SPIRITUAL JOURNEYS: Homemade Art from the Becky & Wyatt Collins Collection
Feb 03, 2017 — Aug 12, 2017
Guest Curated by Gus Kopriva
An encyclopedic survey of vernacular Southern art, this exhibition comes to the Hilliard from the Collins’ New Iberia home, where they have amassed over 2,000 objects. The exhibition is organized by Gus Kopriva, an independent curator and the owner of Redbud Gallery in Houston, Texas.
Spiritual Journeys will be accompanied by a new publication that features essays interpreting the Collins’ collection, including texts by Gus Kopriva, Hillard Museum staff, and collections expert Bradley Sumrall of the Ogden Museum of Southern Art in New Orleans. Among the many artists represented in this project are Mary T. Smith, Howard Finster, David Butler, Tom “Deacon Man” Steck, Minnie Black, B. F. Perkins, Sam Doyle, Theora Hamblett, Pat Juneau, James “Son” Ford Thomas, Helen LaFrance, Reverend Herman Hayes, Mr. Imagination, Clementine Hunter, Jimmy Sudduth, Rita Fontenot, Prophet Royal Robertson, Tim Lewis, Shawne Major, Burgess Dulaney, and others.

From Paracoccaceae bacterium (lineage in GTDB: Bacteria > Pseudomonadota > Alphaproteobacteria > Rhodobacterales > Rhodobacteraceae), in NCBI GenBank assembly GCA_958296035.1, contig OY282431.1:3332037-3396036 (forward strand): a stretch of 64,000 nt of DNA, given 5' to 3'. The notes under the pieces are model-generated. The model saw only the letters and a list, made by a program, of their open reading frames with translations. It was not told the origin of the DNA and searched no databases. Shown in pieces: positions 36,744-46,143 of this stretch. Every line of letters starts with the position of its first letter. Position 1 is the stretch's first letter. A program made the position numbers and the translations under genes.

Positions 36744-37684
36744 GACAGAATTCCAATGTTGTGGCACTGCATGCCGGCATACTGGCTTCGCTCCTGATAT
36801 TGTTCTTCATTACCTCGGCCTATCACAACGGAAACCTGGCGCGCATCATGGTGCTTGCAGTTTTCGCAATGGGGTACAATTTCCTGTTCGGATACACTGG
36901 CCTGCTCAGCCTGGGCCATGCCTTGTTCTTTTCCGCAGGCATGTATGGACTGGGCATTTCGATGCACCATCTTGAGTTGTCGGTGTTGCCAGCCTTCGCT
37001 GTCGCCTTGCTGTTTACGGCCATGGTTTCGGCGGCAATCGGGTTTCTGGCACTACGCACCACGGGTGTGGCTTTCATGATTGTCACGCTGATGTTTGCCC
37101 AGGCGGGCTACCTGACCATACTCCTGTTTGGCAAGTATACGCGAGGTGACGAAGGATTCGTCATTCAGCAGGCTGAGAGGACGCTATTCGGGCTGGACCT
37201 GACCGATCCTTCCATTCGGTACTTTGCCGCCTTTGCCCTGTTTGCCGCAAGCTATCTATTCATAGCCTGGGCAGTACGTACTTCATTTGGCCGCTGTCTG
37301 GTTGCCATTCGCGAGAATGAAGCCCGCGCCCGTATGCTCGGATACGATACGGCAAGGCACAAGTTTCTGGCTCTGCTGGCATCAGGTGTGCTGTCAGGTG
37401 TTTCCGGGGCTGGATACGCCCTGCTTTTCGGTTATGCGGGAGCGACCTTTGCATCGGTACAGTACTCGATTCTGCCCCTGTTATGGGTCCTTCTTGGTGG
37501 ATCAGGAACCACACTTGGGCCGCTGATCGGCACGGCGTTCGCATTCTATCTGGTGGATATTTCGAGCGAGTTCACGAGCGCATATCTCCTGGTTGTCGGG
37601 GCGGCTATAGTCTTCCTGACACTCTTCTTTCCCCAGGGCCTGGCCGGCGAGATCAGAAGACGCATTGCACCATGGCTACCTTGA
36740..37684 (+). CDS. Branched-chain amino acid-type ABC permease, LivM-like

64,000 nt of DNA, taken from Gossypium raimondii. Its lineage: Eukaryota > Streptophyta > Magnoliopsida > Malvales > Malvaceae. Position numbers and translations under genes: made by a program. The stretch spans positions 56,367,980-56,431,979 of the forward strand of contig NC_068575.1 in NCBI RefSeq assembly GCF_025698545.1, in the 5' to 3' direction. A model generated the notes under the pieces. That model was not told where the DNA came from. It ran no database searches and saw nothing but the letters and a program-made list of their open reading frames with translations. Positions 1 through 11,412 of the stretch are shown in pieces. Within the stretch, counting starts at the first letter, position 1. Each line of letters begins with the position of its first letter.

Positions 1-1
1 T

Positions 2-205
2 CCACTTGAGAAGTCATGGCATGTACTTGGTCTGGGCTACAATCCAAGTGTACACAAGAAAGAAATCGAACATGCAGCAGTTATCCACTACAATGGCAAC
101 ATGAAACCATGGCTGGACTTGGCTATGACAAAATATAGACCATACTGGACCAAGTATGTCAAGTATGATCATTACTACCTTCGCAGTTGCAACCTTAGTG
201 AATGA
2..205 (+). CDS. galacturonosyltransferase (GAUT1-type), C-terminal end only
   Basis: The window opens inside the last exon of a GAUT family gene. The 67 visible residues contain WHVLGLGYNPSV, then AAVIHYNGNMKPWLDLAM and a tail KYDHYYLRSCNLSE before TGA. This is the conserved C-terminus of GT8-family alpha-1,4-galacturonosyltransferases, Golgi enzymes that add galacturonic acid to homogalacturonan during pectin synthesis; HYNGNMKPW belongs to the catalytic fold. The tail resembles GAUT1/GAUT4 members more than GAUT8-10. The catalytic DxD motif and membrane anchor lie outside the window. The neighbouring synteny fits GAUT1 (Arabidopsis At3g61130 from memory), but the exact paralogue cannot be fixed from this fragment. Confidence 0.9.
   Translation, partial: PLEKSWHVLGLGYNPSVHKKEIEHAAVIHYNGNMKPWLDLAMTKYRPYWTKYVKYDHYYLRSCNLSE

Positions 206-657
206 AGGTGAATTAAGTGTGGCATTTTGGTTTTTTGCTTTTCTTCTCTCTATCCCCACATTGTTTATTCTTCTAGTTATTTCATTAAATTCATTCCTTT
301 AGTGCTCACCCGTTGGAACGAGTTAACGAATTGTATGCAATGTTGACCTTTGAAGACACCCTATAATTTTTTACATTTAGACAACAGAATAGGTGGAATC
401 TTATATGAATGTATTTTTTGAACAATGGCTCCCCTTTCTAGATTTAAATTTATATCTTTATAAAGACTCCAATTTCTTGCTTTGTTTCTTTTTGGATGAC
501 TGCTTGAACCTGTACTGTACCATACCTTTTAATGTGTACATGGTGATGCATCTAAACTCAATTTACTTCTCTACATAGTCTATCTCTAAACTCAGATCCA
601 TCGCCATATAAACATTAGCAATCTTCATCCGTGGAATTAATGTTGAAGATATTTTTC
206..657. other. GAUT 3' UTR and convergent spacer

In his selections for the show, Kopriva carefully considers the very subjective and social constructions of cultural categories such as “self-taught,” “outsider,” “contemporary,” “folk” and “visionary” art forms. The diversity of materials and backgrounds represented in this exhibition forges a dynamic understanding of place. Spatially, it is organized as a trip through 20 states.
“Becky and Wyatt Collins have simply collected what they enjoy,” says Kopriva. “In their quest for outstanding pieces of art, they have traveled all across the south, from remote farms and juke joints, to festivals and auctions. Theirs is a collection that has been built piece-by-piece, traveling through the backcountry and larger urban areas, forging close relationships with countless artists and craftspeople.
Spiritual Journeys: Homemade Art from the Becky and Wyatt Collins Collection has been generously supported by the Louisiana Endowment for the Humanities, the National Endowment for the Humanities, and the University of Louisiana at Lafayette.